Yellowing of a Clearcoat
We apply a clearcoat powder material over a steel substrate. We sometimes have problems with yellowing of the coating. What can cause this problem?
The amount of film applied or the cure oven can cause the yellowing of a clearcoat powder. First, check that the film meets the manufacturer's specifications. If the film thickness is correct, the problem could be related to overcure or oven fouling. Run a temperature recorder and make sure that the time and temperature are within the recommended range. If the film thickness and cure cycle are accurate, the final possible cause is inadequate exhaust volumes. If the exhaust rate is too low, the oven will build up with gases that can cause the discoloration of the coating.
Recoating Appearance Problems
We occasionally need to apply a second coat of powder due to minor defects such as light coating or dirt. When we apply the second coat, we often have problems with poor appearance and a rough, textured film, especially around the edges of the part. Can you offer any advice on how to recoat a part without causing these appearance problems?
First, work on the causes of the defects. Light coats and other appearance defects are frequently related to a lack of process controls. Accurate and consistent gun settings, a controlled environment, good maintenance and understanding electrostatic application can help reduce defects.
When it is necessary to recoat, it is important to make a few simple adjustments to the application process for good results. Parts that are recoated must have 100% coverage to avoid a "dry-spray" look. Parts that have been coated once will be more resistant to electrostatic attraction. The ionization from the gun will rapidly build on the surface because there is no simple path to earth ground.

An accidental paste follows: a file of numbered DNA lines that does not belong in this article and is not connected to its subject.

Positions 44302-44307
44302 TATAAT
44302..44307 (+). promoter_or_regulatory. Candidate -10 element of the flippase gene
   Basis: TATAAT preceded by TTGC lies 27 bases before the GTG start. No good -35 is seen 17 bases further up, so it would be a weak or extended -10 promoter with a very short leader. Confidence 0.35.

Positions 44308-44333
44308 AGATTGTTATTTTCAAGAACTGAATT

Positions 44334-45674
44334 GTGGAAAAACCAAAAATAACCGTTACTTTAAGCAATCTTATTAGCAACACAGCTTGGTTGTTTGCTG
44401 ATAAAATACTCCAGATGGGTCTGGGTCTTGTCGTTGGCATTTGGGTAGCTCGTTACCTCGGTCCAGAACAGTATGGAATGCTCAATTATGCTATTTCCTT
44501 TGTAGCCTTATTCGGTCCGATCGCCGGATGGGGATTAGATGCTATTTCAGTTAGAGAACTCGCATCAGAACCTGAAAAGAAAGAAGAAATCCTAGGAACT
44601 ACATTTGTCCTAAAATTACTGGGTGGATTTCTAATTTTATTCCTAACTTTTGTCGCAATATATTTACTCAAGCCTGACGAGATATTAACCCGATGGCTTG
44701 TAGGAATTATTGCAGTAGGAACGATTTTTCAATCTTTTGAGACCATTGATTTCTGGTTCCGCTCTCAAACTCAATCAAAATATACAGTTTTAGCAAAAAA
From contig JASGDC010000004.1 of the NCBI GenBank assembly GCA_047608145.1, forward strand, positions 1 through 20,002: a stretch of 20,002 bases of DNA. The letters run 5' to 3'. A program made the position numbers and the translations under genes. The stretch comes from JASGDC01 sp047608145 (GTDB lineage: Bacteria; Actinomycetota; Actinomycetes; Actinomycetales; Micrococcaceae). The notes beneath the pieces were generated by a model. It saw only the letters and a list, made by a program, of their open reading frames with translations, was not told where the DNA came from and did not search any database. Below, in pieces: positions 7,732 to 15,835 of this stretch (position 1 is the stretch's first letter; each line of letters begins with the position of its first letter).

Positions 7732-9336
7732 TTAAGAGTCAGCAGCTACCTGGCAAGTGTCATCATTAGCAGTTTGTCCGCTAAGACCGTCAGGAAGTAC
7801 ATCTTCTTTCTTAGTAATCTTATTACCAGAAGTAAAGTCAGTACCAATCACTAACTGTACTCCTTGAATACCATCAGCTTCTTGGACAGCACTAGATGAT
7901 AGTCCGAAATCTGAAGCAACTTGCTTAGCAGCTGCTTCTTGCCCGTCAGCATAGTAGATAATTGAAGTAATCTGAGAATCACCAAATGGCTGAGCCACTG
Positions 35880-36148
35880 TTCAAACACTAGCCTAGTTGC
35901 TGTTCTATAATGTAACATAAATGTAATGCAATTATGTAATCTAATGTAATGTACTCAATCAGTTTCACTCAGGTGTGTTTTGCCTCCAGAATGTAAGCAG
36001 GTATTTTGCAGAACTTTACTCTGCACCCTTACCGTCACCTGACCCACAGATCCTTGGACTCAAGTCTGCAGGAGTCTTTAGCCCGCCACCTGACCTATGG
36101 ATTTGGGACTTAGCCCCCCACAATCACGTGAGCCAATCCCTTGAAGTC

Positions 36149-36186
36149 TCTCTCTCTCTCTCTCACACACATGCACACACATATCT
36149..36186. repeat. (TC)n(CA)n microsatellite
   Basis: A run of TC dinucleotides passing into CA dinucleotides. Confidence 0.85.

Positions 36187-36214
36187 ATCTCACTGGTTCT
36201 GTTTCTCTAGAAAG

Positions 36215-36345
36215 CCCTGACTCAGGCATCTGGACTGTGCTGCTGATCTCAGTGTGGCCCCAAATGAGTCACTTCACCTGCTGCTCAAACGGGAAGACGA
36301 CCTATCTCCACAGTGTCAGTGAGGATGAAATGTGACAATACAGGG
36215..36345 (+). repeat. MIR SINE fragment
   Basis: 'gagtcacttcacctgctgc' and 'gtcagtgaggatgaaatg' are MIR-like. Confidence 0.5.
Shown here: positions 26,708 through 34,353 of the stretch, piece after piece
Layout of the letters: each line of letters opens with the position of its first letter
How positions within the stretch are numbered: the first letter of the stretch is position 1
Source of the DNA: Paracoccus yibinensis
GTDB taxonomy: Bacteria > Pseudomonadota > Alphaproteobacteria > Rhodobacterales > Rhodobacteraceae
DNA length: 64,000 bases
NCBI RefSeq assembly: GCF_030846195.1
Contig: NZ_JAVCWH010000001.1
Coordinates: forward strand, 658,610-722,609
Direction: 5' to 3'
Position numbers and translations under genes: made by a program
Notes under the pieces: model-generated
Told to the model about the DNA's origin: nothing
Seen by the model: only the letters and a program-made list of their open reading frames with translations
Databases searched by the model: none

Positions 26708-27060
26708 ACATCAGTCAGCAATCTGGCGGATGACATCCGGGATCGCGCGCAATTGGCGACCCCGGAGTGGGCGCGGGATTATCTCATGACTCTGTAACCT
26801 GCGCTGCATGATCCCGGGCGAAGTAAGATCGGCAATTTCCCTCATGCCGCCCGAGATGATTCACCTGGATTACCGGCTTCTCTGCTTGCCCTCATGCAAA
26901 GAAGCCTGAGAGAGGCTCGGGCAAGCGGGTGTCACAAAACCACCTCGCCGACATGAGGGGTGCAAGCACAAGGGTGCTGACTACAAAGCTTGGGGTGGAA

As the powder begins to build on the surface, the excess ionization will interfere with electrostatic attraction and cause irregularities and texture in the film. Powder will have difficulty building near edges, and "stars" may appear in the coated surface. This is referred to as back-ionization. To overcome back-ionization, the current levels must be limited to avoid excess ions from building on the surface.
Typical adjustments for recoating include a reduction of current levels, a slightly farther gun-to-target distance and a slight increase in flow rates. Of course, this is easier if the recoats are segregated and coated in batches. Often the recoat parts are on the line with raw parts. In this case, it may be necessary to use one setting that works well for both.
White Specks on Wheel Rims
My automotive dealer had all four of my wheels refinished due to weather damage over the winter. The company that refinished these wheels used a black powder coating and then a clear powder coat over the top. After thoroughly inspecting the wheels two days after I picked up the car, I noticed white specks throughout all four wheels. My theory is that the clearcoat had some type of cross contamination in the coating process. The company that did the process is trying to tell me that the wheels are contaminated but not from the coating process. At this point, they are going to attempt to finely sand down some of the clearcoat and reapply. I'm afraid this isn't going to solve the problem 100%. Is it possible for you to conclude with my theory that the contamination is in the coating process, or can you point me to someone who can?
It is not possible to say with 100% certainty where the white specks came from. However, contamination on the wheel is highly unlikely. The wheel should have been thoroughly cleaned before the powder was applied. White specks would have been covered by the black powder. Sanding and recoating with clear powder will not cover up any remaining visible white specks. The chances are good that your conclusion that the powder was contaminated is correct.